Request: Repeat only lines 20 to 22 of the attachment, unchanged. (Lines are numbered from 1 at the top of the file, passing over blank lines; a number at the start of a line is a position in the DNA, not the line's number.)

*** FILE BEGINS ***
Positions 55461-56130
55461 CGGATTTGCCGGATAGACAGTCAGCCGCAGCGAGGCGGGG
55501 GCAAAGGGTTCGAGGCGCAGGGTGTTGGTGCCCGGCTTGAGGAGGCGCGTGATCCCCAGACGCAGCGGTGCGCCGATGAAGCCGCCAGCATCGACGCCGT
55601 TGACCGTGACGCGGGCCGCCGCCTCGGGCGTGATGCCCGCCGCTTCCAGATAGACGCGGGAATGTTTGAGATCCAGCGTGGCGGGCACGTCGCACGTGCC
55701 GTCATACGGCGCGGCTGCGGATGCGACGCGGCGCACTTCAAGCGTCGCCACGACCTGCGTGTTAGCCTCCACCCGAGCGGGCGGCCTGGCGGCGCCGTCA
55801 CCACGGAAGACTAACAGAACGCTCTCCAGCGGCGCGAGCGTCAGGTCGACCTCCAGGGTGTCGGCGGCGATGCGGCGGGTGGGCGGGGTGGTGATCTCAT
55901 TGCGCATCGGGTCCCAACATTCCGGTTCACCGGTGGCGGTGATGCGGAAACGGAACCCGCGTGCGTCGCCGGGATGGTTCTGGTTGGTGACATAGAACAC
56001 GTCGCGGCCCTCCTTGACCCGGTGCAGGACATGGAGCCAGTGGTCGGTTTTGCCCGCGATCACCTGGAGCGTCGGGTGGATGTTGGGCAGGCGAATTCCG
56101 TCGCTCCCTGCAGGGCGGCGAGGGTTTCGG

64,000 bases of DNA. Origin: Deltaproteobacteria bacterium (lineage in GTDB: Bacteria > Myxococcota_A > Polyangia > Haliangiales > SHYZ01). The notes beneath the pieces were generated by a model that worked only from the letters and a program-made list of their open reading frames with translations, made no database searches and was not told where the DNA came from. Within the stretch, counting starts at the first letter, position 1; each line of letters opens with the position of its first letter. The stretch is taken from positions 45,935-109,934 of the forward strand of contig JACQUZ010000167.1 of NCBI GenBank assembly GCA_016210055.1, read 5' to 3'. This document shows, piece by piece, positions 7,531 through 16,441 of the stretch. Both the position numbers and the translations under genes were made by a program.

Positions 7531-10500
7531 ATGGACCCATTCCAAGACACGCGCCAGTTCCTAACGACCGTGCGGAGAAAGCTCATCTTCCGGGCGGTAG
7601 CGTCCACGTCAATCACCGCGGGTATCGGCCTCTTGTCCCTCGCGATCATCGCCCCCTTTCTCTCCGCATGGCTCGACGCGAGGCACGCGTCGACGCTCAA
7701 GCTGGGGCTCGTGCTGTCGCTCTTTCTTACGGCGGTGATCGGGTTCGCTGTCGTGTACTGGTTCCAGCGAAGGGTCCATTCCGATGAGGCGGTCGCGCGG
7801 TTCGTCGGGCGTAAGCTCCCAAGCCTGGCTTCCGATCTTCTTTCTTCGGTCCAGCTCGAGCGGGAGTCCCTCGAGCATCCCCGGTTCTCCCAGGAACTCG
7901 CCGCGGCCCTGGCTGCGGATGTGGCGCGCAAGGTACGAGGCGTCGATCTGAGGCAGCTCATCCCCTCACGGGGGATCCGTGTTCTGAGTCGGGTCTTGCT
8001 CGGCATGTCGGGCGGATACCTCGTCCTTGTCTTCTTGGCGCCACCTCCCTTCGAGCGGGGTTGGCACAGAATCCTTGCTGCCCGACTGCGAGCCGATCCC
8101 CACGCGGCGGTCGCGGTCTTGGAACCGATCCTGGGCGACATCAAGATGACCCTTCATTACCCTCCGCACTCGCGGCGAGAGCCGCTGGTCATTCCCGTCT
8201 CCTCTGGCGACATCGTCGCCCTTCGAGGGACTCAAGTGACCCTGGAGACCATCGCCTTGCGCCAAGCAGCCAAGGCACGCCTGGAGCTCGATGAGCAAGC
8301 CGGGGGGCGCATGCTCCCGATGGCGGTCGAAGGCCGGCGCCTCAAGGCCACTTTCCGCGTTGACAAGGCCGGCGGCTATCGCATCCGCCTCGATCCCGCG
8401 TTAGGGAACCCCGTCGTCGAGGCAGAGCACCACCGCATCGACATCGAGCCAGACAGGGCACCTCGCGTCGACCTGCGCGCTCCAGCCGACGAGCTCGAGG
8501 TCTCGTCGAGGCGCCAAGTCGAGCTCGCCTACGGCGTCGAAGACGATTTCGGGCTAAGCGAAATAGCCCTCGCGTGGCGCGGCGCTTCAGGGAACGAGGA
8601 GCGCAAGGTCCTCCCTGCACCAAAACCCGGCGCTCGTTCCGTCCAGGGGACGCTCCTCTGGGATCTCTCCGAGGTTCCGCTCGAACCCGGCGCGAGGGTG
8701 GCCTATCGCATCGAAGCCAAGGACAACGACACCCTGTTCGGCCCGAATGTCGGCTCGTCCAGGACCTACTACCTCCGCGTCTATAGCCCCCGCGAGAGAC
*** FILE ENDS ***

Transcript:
8301 CGGGGGGCGCATGCTCCCGATGGCGGTCGAAGGCCGGCGCCTCAAGGCCACTTTCCGCGTTGACAAGGCCGGCGGCTATCGCATCCGCCTCGATCCCGCG
8401 TTAGGGAACCCCGTCGTCGAGGCAGAGCACCACCGCATCGACATCGAGCCAGACAGGGCACCTCGCGTCGACCTGCGCGCTCCAGCCGACGAGCTCGAGG
8501 TCTCGTCGAGGCGCCAAGTCGAGCTCGCCTACGGCGTCGAAGACGATTTCGGGCTAAGCGAAATAGCCCTCGCGTGGCGCGGCGCTTCAGGGAACGAGGA